If you want your pharmacy business to truly thrive, you must advocate for independent pharmacy.
Policy changes can potentially eradicate retroactive DIR fees, increase PBM transparency, and expand patient access to independent pharmacies.
What to do: Take these steps to become an effective advocate.
16. Keep innovating
If you don’t innovate, you’ll stagnate.
If you only stick with the proven strategies, eventually you’ll get left behind. Keep this goal in your sights at all times. Partner with other pharmacies, attend conferences, and keep up-to-date on the latest trends to stay sharp.
What to do: Learn how to think like an innovator.
17. Grow your network
Networking is essential for growing your business and attracting new patients.
Networking benefits everyone involved. Here’s how it helps your business:
- Broadens your reach (reach more patients)
- Increases conversions (turn prospective patients into customers)
- Gives you new ideas
- Encourages and inspires
To make this goal effective, set a number of people you’d like to add to your network every year. Then, get to work.
What to do: Grow your professional network with these ideas.
18. Become a better leader
Pharmacy owners and managers must master many roles.
And, pharmacy school didn’t train you to lead a team or run a business. Challenge yourself to grow as a leader each year to direct your pharmacy where it needs to go.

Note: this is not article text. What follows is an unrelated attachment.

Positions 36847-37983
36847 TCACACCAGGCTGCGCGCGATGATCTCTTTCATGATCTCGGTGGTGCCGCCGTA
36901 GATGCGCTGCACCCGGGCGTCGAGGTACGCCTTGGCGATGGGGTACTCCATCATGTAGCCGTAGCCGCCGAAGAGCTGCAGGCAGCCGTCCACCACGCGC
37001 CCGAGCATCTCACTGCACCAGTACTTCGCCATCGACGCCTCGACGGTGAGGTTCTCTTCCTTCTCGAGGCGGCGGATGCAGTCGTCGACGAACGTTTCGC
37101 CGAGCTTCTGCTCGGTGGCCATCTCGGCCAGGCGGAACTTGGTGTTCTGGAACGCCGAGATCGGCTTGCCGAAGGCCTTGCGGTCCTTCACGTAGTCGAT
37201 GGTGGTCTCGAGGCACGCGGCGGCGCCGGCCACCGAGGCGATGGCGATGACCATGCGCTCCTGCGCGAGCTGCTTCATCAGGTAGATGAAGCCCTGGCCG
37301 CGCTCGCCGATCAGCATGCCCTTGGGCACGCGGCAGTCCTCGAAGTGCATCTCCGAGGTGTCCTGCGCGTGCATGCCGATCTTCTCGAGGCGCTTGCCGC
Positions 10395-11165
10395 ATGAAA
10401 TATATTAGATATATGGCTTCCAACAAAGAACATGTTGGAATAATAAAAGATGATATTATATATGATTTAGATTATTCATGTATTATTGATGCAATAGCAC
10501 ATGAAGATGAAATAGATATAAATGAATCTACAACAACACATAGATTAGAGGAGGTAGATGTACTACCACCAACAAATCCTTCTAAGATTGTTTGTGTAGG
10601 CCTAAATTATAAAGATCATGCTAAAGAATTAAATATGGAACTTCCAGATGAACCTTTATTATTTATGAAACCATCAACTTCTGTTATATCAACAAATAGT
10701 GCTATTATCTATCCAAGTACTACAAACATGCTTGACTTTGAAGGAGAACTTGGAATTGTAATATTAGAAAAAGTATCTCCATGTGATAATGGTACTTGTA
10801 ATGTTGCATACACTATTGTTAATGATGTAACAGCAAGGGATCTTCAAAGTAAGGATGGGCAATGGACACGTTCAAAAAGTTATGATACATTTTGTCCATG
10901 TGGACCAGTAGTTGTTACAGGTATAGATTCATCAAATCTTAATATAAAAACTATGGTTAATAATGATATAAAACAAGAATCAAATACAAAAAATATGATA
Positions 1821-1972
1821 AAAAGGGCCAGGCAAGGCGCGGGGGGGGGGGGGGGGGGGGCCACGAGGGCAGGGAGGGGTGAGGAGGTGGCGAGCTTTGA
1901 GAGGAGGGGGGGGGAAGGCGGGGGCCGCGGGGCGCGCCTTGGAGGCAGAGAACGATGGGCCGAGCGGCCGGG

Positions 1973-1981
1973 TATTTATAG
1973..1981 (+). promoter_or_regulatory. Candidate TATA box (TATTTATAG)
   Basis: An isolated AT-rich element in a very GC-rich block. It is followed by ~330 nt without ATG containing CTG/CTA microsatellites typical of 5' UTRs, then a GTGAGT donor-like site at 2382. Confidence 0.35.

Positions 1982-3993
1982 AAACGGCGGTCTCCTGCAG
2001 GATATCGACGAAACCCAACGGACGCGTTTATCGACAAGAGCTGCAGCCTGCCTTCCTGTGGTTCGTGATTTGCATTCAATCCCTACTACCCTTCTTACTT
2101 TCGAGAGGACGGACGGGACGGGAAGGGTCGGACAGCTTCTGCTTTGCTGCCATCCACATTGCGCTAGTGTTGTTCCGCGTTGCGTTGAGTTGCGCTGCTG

19. Revamp your physical location
Independent pharmacies practice health care. But unlike dentists, primary care physicians, and optometrists, your pharmacy is also a retail business.
And consumers care what the businesses they use look like.
Make it your goal to reassess the outside and inside of your pharmacy from top to bottom. Create a physical location that meets your business’s needs and keeps patients coming back.
20. Improve patient outcomes
This is the golden goal. It’s why you do what you do.
When competition heats up and your day-to-day gets overwhelming, you can easily lose sight of this goal. All the money in the world won’t matter if you don’t improve your patients’ outcomes.
What to do: Use this guide to improve patient outcomes.
A Member-Owned Company Serving Independent Pharmacies
PBA Health is dedicated to helping independent pharmacies reach their full potential on the buy-side of their business. Founded and run by pharmacists, PBA Health serves independent pharmacies with group purchasing services, wholesaler contract negotiations, proprietary purchasing tools, and more.
An HDA member, PBA Health operates its own NABP-accredited warehouse with more than 6,000 SKUs, including brands, generics, narcotics CII-CV, cold-storage products, and over-the-counter (OTC) products — offering the lowest prices in the secondary market.